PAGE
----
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Kimie Nishikawa: Scenic Design

The scenic design process for You Will Get Sick was a challenging journey. Anything I put into the model seemed to undermine the isolation that the characters were experiencing. The more I tried to illustrate, the more heavy-handed it became. There were moments when I was completely lost. I usually have an idea, a rough scribble or a research image I base my models off of...but this called for a more organic process of making, responding, throwing away, rinse, repeat. The process involved several iterations of a half-inch scale model that took inspiration from urban landscapes of Tokyo and Agnes Denes' Wheatfield. It was important for the set to feel solid, overbearing, and cold, but also have a sense of mystery to it. You shouldn't quite know what the whole picture is.

Did I get to the best version of a visual landscape for this play? I still have no idea, but I certainly felt my heart rate rise when I finally made that center cube. I hope you enjoy what we made.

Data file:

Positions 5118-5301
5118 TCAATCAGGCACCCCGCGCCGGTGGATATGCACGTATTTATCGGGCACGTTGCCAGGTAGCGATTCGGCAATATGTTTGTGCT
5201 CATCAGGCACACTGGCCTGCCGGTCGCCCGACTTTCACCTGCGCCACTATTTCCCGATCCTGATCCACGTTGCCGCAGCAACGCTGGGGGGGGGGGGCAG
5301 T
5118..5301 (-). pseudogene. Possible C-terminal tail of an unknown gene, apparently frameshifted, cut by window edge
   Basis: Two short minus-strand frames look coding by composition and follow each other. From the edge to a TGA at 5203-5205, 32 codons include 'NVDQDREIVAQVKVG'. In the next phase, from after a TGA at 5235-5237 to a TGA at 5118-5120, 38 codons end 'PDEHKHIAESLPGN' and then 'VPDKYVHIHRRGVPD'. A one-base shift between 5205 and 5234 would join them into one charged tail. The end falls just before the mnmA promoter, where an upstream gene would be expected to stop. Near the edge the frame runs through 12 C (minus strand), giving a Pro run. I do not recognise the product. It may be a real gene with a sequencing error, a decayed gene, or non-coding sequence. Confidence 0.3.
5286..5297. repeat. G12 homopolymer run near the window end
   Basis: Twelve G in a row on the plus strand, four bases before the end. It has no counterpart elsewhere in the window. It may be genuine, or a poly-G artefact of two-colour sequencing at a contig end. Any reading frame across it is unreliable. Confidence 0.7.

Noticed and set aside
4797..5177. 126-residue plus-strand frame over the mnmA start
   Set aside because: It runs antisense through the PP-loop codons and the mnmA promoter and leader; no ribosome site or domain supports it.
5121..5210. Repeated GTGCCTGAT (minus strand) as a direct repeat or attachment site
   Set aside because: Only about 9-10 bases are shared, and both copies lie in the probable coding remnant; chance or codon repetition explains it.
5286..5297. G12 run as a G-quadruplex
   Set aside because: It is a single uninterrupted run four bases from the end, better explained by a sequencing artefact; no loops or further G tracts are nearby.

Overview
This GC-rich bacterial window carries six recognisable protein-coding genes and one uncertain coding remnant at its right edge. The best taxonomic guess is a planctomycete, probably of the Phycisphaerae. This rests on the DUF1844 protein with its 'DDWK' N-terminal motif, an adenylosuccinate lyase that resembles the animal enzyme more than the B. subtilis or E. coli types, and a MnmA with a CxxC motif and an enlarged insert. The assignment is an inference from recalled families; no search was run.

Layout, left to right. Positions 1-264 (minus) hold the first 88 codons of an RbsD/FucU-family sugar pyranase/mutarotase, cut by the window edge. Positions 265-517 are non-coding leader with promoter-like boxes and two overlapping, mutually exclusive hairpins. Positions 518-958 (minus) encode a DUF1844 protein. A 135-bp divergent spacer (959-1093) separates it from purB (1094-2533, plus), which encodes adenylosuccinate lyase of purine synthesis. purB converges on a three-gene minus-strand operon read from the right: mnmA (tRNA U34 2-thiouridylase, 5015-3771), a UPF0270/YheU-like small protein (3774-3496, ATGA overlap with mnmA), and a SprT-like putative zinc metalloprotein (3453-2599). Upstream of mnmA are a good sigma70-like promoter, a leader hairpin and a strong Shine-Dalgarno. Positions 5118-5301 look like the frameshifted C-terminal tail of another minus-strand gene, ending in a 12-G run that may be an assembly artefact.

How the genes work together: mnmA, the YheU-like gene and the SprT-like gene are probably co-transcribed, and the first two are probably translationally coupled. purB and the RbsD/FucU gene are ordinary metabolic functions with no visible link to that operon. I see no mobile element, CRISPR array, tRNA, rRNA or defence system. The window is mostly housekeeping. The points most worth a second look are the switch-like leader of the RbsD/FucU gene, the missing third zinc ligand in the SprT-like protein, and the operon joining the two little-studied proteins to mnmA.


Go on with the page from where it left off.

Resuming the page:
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Cha See: Lighting Design

You Will Get Sick
is a story about our relationship to our bodies, our relationship to family and friends, and our relationship to ourselves. It is a story about humans and how we navigate all the relationships’ nuances. It takes us through a journey of how one physical body changes over time.

My exploration with the design started with questions: who is the lighting design in relation to the characters? Is it part of the characters, or is it a witness? The answer is both: the lighting design is the emotionality of the very journey of Actor 1.

My investigation starts with angles and heightening the audience’s senses as they go on Actor 1’s journey. The lighting is like the nervous system of the play. As we unravel the reality of Actor 1’s situation (no spoiler) the light is exploding with colors, movement with accurate speed, and the play of different angles. I want the spectators to feel disoriented, like how we are disoriented when we don’t feel good physically, where our mental space is eventually affected. It is like you’re sick but you don’t know if you are actually sick.

Who are we when we are feeling great about our bodies and we know we are healthy? Who are we when we are feeling pain and see our bodies deteriorate?

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